21 October 2010
While at college I took a class from this guy. He invented fractal geometry. His name was Benoit Mandelbrot. A few days ago, he died. I remember it being said that he did not know how to use computers. The class was a gut mathematics course. My purpose in taking it was to fulfill a math & science requirement. If my recollection is correct, I almost failed.
But who can argue with the logic for his anti-computer stance? The greatest proof of his theories was the shape of a coastline:
In the 1950s, he proposed a simple but radical way to quantify the crookedness of such an object by assigning it a “fractal dimension,” an insight that has proved useful well beyond the field of cartography.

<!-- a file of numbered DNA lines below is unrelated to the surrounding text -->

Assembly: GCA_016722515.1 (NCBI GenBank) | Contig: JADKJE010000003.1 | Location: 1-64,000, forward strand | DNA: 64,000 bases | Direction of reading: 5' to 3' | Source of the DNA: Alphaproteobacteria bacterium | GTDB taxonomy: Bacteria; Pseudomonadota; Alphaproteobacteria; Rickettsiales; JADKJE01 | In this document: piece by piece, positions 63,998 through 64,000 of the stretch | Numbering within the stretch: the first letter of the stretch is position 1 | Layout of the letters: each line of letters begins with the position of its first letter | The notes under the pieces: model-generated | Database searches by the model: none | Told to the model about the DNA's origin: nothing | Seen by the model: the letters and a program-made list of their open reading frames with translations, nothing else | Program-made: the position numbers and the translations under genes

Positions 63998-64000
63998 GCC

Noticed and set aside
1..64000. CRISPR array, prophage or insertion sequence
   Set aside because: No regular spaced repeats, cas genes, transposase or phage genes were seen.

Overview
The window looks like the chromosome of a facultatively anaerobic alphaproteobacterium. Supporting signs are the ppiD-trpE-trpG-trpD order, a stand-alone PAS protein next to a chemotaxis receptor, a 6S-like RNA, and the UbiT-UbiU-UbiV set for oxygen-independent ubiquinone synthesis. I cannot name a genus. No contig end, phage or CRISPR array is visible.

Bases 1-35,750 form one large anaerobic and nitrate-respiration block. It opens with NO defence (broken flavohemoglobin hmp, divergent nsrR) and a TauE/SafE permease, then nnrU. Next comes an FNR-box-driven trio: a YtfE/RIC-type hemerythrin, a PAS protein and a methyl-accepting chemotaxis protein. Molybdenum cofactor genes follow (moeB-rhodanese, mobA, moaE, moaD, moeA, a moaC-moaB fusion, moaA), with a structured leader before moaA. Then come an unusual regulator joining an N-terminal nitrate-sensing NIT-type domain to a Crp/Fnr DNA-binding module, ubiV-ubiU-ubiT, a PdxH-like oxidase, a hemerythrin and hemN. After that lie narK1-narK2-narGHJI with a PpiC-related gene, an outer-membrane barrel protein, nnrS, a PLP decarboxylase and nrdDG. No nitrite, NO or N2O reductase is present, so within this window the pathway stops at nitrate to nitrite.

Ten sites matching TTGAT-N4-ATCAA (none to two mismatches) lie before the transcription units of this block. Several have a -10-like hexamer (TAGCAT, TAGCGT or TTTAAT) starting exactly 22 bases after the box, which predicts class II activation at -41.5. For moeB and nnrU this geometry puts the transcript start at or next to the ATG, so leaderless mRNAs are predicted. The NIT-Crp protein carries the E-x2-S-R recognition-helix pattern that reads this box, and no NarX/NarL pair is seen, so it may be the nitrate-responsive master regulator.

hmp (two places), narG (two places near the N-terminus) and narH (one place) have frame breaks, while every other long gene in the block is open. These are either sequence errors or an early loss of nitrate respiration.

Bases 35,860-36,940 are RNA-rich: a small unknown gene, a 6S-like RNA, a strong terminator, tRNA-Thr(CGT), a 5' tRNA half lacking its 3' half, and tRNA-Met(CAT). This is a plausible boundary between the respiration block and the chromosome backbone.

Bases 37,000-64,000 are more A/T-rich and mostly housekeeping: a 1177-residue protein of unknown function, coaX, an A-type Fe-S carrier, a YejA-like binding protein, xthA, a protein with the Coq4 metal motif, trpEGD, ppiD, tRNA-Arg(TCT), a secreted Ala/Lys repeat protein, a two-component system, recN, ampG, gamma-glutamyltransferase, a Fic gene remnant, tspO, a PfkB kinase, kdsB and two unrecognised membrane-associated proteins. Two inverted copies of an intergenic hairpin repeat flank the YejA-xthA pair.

It was this insight that eventually led him to geometrical figures familiar to psychedelic drug users and Grateful Dead fans, figures like this:
…and, more familiarly, this…
…and, most of all, this…
Once again, he did not like computers. I’d be skeptical about the utility of computers, too, if my ideas manifested themselves as a vegetable:
Hugs Benoit. I’m sorry I almost flunked out of your class. You’re an inspiration:
When asked to look back on his career, Dr. Mandelbrot compared his own trajectory to the rough outlines of clouds and coastlines that drew him into the study of fractals in the 1950s. “If you take the beginning and the end, I have had a conventional career,” he said, referring to his prestigious appointments in Paris and at Yale. “But it was not a straight line between the beginning and the end. It was a very crooked line.”
Posted by Alec Hanley Bemis